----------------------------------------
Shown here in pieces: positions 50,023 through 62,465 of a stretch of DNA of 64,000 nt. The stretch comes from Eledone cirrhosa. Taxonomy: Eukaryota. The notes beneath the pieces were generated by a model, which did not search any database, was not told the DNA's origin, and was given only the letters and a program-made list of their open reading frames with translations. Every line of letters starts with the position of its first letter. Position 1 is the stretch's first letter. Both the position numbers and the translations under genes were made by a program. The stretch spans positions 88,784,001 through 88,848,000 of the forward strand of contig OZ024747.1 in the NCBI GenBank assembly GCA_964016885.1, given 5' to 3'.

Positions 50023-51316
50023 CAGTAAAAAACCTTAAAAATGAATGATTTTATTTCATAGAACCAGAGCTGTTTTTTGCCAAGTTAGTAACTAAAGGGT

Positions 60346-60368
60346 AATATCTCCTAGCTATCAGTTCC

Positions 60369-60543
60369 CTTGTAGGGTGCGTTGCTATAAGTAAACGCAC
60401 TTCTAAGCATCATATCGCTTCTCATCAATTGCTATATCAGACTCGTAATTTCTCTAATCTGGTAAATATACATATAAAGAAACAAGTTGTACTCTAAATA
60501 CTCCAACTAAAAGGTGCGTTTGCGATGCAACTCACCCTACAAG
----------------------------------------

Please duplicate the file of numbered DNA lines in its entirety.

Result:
Shown here in pieces: positions 50,023 through 62,465 of a stretch of DNA of 64,000 nt. The stretch comes from Eledone cirrhosa. Taxonomy: Eukaryota. The notes beneath the pieces were generated by a model, which did not search any database, was not told the DNA's origin, and was given only the letters and a program-made list of their open reading frames with translations. Every line of letters starts with the position of its first letter. Position 1 is the stretch's first letter. Both the position numbers and the translations under genes were made by a program. The stretch spans positions 88,784,001 through 88,848,000 of the forward strand of contig OZ024747.1 in the NCBI GenBank assembly GCA_964016885.1, given 5' to 3'.

Positions 50023-51316
50023 CAGTAAAAAACCTTAAAAATGAATGATTTTATTTCATAGAACCAGAGCTGTTTTTTGCCAAGTTAGTAACTAAAGGGT

Positions 60346-60368
60346 AATATCTCCTAGCTATCAGTTCC

Positions 60369-60543
60369 CTTGTAGGGTGCGTTGCTATAAGTAAACGCAC
60401 TTCTAAGCATCATATCGCTTCTCATCAATTGCTATATCAGACTCGTAATTTCTCTAATCTGGTAAATATACATATAAAGAAACAAGTTGTACTCTAAATA
60501 CTCCAACTAAAAGGTGCGTTTGCGATGCAACTCACCCTACAAG